Now, nobody can possibly say which of these two evolutionary changes is the better, unless he keeps some standard that cannot be changed. He cannot tell whether he ought to evolve into the higher morality or into the larger morality, unless he has some principle of pity or of liberty that does not evolve at all. The professor gave, among his rather random examples, the suggestion that we must be changing for the better because women were burned three hundred years ago. Suppose I tell him that women will be vivisected three hundred years hence. I have as much right to tell him that as he has to tell me anything else; I also can roll myself in the prophet’s mantle; I also can mount the tripod and deliver the oracle. In other words, I know as much about the future as he does, or as anybody else does; which is nothing at all. But suppose it were true, as it is most certainly tenable, that some of the vivisectionists do eventually propose to extend vivisection from beasts to men; just as I have pictured the intellectuals of the New Cannibalism extending their diet from beasts to men. It will be just as easy to use a scientific jargon in defence of that vivisection as of any other vivisection. It will be just as easy to argue, as men in all ages have argued, that a minority must suffer for the sake of a community, or that such sacrifice is a sort of martyrdom for mankind. What I want to know is, how is the evolutionist to tell whether this is a forward step or a retrograde step, if his ethics are always changing with his evolution? The Vivisectionists will say then, as they say now, that true progress demands a painful but necessary investigation. The Anti-Vivisectionists will say then, as they say now, that true progress is found in increased sensibility to suffering and renunciation of force. But how is the unhappy doubter to decide which of these two versions of true progress is really true? He can only do it if he has the test of some truth that remains true. But it is the very essence of this extreme evolutionary notion of thought that no truth can really remain true. The mind is fluid and changing, as the body is fluid and changing. On this principle we may be able to say of the future that it will be a change. But we cannot say it will be an improvement; for that implies that there will always be something in common between us and our descendants; something that we are all trying to improve. Why should that something not change like everything? Is that outside the laws of evolution? Is that a special creation? Is that a miracle? Is that common standard of conscience a thing of divine origin? Dreadful thought!

I need not say much here of the actual prophecies of the professor. They sound very like a skit or burlesque on the romances of Jules Verne or the earlier romances of H. G. Wells. Only they contain absurdities that nobody would put into a romance, or even into a burlesque. The professor was, of course, bursting with hope and progressive optimism. He thinks that everything is going very well indeed, and the world improving with wonderful rapidity. As an example of this, he says that men are losing their eyes, teeth, hair, and sense of hearing with a rapidity that raises the happiest anticipations in a humane lover of his kind. He explained that when we have got rid of all these rude and extinct organs, we should have mechanical scientific substitutes. In the simple language of our fathers, we shall have false hair, false teeth, false eyes, false ears, and everything else suitable to our false philosophy. He did not explain how soon it will be possible to manufacture that minor part of the machinery which has hitherto escaped so many inquiring mechanics; I mean the little thing that actually sees, hears, smells, speaks, and thinks. For, strange and exasperating as it seems, without that one little thing (which nobody can find anywhere) it will generally be found that telescopes cannot see by themselves, telephones can not hear by themselves, books cannot write themselves or read themselves; and a man cannot even talk entirely without thinking. Though he sometimes comes pretty near it.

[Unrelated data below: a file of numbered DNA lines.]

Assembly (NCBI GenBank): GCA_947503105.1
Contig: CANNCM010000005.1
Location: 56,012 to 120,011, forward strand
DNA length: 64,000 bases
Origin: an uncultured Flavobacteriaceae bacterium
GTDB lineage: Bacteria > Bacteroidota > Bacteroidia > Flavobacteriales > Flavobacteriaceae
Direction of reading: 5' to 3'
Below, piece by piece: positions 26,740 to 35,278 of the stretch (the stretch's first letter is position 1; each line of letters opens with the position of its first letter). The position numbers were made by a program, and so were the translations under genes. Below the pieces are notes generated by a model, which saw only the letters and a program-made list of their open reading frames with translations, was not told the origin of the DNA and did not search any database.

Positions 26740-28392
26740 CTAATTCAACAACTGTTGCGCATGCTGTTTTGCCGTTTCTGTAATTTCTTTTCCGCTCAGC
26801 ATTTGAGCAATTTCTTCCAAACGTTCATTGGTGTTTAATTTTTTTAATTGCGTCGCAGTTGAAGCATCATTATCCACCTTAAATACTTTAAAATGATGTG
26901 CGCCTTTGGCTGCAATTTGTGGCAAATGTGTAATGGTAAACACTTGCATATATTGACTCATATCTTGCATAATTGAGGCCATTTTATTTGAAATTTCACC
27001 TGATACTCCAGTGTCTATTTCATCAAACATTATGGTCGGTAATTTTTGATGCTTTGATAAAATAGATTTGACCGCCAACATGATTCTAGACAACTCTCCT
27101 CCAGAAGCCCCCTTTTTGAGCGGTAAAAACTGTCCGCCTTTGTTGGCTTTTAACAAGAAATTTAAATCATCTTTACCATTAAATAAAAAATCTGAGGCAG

~G.K. Chesterton

9/25/14

On Philosophy Versus Fiction

LOOKING back on a wild and wasted life, I realize that I have especially sinned in neglecting to read novels. I mean the really novel novels; for such old lumber as Dickens and Jane Austen I know fairly well. If instead of trifling away my time over pamphlets about Collectivism or Co-operation, plunging for mere pleasure into the unhealthy excitement of theological debates with dons, or enjoying the empty mirth of statistics about Poland and Czechoslovakia, I had quietly sat at home doing my duty and reading every novel as it comes out, I might be a more serious and  earnest man than I am to-day. If instead of loitering to laugh over something, merely because it happened to be laughable, I had walked stiffly and sternly on to the Circulating Library, and put myself under the tuition of our more passionate lady novelists, I might by this time be as intense as they. If instead of leading a riotous life, scrapping with Mr. Shaw about Socialism, or Dean Inge about Science, I had believed everything I was told about marriage by an unmarried young woman in an avowedly imaginary story, I might now have a more undisturbed faith and simplicity. Novels are the great monument of the amazing credulity of the modern mind; for people believe them quite seriously even though they do not pretend to be true.

But it is really true, alas! that I have failed to follow adequately the development of serious fiction. I do not admit that I have entirely failed to follow the development of serious facts. Not only have I discussed Labour with Socialists, or Science with Scientists, but I have argued with myself about other things, so new and true that I cannot get anybody else to argue about them. The world-wide power of trusts, for instance, is a thing that is never attacked and never defended. It seems to have been completed without ever having been proposed; we might say without ever having been begun. The small shopkeeper has been destroyed in the twentieth century, as the small yeoman was destroyed in the eighteenth century. But for the yeoman there was protest and regret; great poets sang his dirge, and great orators like Cobbett died trying to avenge his death. But the modern destructive changes seem to be too new to be noticed. Perhaps they are too enormous to be seen. No; I do not think it can be fairly said that I have neglected the most recent realities of the real world. It seems rather the real world that neglects them.